She opened her little plaid journal and positioned her pen carefully. This had fast become one of the favorite parts of her day. A brand new page lay blank in wait for her imagination. She could do and be anything in just a few words! Drawing, writing, doodling. Collecting clippings that she found interesting. The journal had become her friend, a repository for her most private thoughts. It was of course to mean so much more later.

She felt a whole world of her own making could be conveyed if she could just figure out what her inner voice had to say. It spoke to her all the time; would it speak to others as well?

She sighed, shifted in her chair, leaned her elbows on the desk and began to write.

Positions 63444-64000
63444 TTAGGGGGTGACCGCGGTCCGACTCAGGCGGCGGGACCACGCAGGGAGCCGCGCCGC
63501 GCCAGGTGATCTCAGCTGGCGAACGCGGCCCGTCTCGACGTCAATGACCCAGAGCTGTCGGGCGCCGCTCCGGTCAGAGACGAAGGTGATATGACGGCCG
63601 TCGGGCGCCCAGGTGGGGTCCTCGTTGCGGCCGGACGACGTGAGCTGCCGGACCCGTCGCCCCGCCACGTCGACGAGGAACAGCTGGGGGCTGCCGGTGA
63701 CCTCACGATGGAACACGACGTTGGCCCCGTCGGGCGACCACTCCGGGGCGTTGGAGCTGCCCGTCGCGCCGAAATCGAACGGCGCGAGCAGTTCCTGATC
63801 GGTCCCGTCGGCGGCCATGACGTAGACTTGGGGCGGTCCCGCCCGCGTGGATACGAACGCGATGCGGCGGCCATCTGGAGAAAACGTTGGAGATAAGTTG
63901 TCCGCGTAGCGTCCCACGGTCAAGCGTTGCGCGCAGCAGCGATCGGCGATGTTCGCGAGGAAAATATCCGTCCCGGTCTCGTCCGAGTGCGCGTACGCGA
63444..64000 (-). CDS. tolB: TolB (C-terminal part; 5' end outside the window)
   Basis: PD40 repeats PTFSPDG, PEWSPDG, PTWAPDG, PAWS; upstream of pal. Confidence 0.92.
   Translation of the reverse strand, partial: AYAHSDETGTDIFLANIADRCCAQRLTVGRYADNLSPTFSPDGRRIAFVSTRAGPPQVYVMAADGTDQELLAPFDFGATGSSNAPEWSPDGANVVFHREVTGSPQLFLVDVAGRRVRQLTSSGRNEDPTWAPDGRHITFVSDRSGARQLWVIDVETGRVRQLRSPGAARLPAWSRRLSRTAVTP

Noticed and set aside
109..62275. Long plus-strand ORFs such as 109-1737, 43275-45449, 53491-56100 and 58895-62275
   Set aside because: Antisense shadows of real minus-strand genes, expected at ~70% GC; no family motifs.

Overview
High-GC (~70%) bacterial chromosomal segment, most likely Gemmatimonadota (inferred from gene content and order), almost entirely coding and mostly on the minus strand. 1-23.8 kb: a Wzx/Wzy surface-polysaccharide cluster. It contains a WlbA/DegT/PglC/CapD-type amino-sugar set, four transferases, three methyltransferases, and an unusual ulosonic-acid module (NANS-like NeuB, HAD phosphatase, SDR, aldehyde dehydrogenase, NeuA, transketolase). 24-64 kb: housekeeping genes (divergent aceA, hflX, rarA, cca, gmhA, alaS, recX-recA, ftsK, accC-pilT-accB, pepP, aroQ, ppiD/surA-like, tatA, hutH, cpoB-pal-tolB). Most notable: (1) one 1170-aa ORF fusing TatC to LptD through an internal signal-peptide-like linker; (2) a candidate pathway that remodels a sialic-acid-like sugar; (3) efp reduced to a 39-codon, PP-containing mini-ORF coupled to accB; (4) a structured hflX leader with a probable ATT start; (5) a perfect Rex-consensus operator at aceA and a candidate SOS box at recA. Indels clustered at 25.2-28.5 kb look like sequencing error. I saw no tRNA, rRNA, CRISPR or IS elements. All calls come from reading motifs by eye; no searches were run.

She wrote about what she saw, how she felt. She wrote things she hoped to see, hoped to someday feel. Since she was so young, she knew people might not take her seriously. After all, who would want to read the musings of a teenage girl?

Big thoughts about life and love and little thoughts about clothes and hairstyles all found their way into the book. She grew. And grew. Her body, her mind, her imagination. She felt she would outgrow the confines of her small space if not for her journal. Somehow some paper and ink kept her grounded; reminding her of what she felt mattered. Her writing touched on a newfound interest in boys as well as more philosophical matters like the good and evil she saw in the world. She had dreams of her stories being published. She wrote about things and people she knew; cleverly changing names so as not to risk anyone thinking her work too personal. From the real in all its grit came some beauty in fantasy.